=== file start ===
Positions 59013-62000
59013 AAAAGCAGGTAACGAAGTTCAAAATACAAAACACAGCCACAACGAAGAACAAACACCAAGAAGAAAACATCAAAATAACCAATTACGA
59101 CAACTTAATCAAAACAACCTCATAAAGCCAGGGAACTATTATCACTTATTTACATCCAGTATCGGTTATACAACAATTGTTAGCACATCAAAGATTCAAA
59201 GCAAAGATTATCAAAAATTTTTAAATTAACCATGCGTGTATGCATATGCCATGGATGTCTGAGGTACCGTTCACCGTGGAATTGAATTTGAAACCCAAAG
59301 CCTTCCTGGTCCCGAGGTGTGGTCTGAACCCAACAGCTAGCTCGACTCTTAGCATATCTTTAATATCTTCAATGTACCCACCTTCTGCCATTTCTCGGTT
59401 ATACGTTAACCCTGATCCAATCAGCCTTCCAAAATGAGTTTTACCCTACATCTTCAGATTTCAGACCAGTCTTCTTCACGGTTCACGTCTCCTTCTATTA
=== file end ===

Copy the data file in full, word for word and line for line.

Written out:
Positions 59013-62000
59013 AAAAGCAGGTAACGAAGTTCAAAATACAAAACACAGCCACAACGAAGAACAAACACCAAGAAGAAAACATCAAAATAACCAATTACGA
59101 CAACTTAATCAAAACAACCTCATAAAGCCAGGGAACTATTATCACTTATTTACATCCAGTATCGGTTATACAACAATTGTTAGCACATCAAAGATTCAAA
59201 GCAAAGATTATCAAAAATTTTTAAATTAACCATGCGTGTATGCATATGCCATGGATGTCTGAGGTACCGTTCACCGTGGAATTGAATTTGAAACCCAAAG
59301 CCTTCCTGGTCCCGAGGTGTGGTCTGAACCCAACAGCTAGCTCGACTCTTAGCATATCTTTAATATCTTCAATGTACCCACCTTCTGCCATTTCTCGGTT
59401 ATACGTTAACCCTGATCCAATCAGCCTTCCAAAATGAGTTTTACCCTACATCTTCAGATTTCAGACCAGTCTTCTTCACGGTTCACGTCTCCTTCTATTA